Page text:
really become human. We become decent and workable. We have caught
ourselves, our habitual selves, and we begin to change the way we look at
~Sakyong Mipham Rinpoche

From a column in Shambhala Sun, November 1999


  Viorica Weissman ~ MillionPaths  

Please let us be clear on this point - that you cannot by any process, through any discipline, through any form of meditation, go to truth, God, or whatever name you like to give it. It is much too vast, it cannot possibly be conceived of; no description will cover it, no book can hold it, nor any word contain it. So you cannot by any devious method, by any sacrifice, by any discipline or through any guru, go to it. You must await it, it will come to you, you cannot go to it. That is the fundamental thing one has to understand, that not through any trick of the mind, not through any control, through any virtue, any compulsion, any form of suppression, can the mind possibly go to truth. All that the mind can do is be quiet - but not with the intention of receiving it. And that is one of the most difficult things of all because we think truth can be experienced right away through doing certain things. Truth is not to be bought any more than love can be bought.

J. Krishnamurti

Patricia ~ SufiMystic

"The inner self is as secret as God and, like him, it evades every
concept that tries to seize hold of it with full possession. It is
life that cannot be held and studied as object, because it is not 'a
thing.' It is not reached and coaxed forth from hiding by any
process under the sun, including meditation. All that we can do
with any spiritual discipline is produce within ourselves something
of silence, the humility, the detachment, the purity of heart and
the indifference which are required if the inner self is to make
some shy, unpredictable manifestation of his presence."

Thomas Merton

Gill Eardley ~ Allspirit Inspiration  

From: 'The Wisdom of Insecurity' Alan Watts :

"...when you really understand that you are
what you see and know, you do not run around
the country-side thinking, 'I am all this.'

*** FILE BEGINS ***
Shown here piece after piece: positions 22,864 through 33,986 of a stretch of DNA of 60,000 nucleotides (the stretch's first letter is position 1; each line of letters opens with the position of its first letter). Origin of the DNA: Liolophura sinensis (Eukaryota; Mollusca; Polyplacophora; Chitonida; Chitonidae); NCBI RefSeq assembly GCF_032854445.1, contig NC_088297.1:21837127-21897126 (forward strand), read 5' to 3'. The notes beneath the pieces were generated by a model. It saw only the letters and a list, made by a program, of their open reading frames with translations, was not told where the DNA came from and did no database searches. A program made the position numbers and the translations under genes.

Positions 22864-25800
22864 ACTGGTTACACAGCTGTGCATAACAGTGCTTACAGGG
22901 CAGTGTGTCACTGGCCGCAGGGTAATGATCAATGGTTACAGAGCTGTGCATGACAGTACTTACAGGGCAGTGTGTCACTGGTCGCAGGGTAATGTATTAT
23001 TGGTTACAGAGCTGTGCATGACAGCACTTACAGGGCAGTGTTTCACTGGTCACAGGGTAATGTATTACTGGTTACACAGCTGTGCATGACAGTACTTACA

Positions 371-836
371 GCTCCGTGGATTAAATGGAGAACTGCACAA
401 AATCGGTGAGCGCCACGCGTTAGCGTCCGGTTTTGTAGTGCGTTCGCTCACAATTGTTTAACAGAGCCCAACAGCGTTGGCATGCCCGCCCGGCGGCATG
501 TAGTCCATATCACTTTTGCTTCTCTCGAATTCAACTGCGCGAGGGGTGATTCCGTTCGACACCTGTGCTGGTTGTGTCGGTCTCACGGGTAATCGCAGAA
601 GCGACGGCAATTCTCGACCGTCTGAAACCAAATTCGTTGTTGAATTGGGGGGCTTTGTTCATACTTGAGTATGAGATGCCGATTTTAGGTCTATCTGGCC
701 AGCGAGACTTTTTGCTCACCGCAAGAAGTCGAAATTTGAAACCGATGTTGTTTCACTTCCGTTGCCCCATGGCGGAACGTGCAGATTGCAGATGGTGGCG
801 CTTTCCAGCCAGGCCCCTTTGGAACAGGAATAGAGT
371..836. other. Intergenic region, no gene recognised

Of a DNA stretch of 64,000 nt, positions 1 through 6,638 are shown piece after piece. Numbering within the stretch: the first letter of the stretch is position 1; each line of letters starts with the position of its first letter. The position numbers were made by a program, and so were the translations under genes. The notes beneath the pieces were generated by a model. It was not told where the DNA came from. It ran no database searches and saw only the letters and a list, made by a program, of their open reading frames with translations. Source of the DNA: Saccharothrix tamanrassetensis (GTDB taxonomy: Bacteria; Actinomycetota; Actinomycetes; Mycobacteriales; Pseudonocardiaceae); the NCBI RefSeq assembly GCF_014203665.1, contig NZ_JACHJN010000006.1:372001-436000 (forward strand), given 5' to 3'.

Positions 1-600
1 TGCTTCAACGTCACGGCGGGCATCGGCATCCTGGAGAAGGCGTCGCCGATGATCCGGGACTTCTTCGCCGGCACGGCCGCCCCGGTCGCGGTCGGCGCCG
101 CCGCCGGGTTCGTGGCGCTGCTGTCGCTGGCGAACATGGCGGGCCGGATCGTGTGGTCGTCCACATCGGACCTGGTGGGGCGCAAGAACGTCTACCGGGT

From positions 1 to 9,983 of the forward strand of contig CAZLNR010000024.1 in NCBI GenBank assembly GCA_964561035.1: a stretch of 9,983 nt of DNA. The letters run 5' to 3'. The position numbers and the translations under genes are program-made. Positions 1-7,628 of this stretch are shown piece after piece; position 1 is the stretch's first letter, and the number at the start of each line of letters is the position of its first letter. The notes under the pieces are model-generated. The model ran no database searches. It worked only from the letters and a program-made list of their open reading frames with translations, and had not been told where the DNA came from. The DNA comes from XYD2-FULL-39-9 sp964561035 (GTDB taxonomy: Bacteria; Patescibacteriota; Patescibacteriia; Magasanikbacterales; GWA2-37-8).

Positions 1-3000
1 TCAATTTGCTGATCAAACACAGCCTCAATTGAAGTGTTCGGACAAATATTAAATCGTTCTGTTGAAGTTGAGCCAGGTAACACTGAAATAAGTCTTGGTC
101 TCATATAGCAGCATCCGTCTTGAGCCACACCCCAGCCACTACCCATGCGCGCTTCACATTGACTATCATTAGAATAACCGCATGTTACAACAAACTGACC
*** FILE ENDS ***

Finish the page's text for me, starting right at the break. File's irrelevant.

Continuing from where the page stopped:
There is simply 'all this.'

Verteg ~ E-zendo  

Mysterious Gestures  

Did you ever hear the story of how John Daido Loori became a student
of Master Maezumi, his principal teacher? Its quite funny. It goes
something like this: (From an interview with Meditation Pathways)

"We were both teaching at the Naropa institute, and were both in
faculty housing. He had the apartment right next to mine. I saw them
moving him in, because I was already a Zen student studying with
another Master. I decided that it would be good to go over and
introduce myself and pay my respects. I brought a little gift, and we
chatted a bit, but he didn't take a lot of intrest in me. I left, and
later, around dinner time there was a knock on the door. I went to the
door, and there were two monks with a bagful of Kentucky Fried
Chicken. They said, "Roshi is inviting you over to have Kentucky
Fried Chicken with us."

So I went, and that night, a lot of other students of Naropa began to
show up and the room filled up. There must have been 50 or 60
students, but Roshi kept me sitting next to him at the table. Every
time I tried to move or mingle, he would grab my arm and say, "Please
Daido, stay with me." I would stay and he would lean over very close
to me and say, "Daido", and I would say "Yes Roshi," and he would say,
"Tell me," and I would look at him and say "Tell you what?" and then
he would look away.

Then it would get quiet again and we would just sit there and there
was all this noise everywhere, people partying all over the place and
he would lean over to me a few minutes later and he would say,
"Daido," and I would say "Yes Roshi," "Ask me," and then I would say
"Ask you what?"

Well, that went on the entire evening. It was well after midnight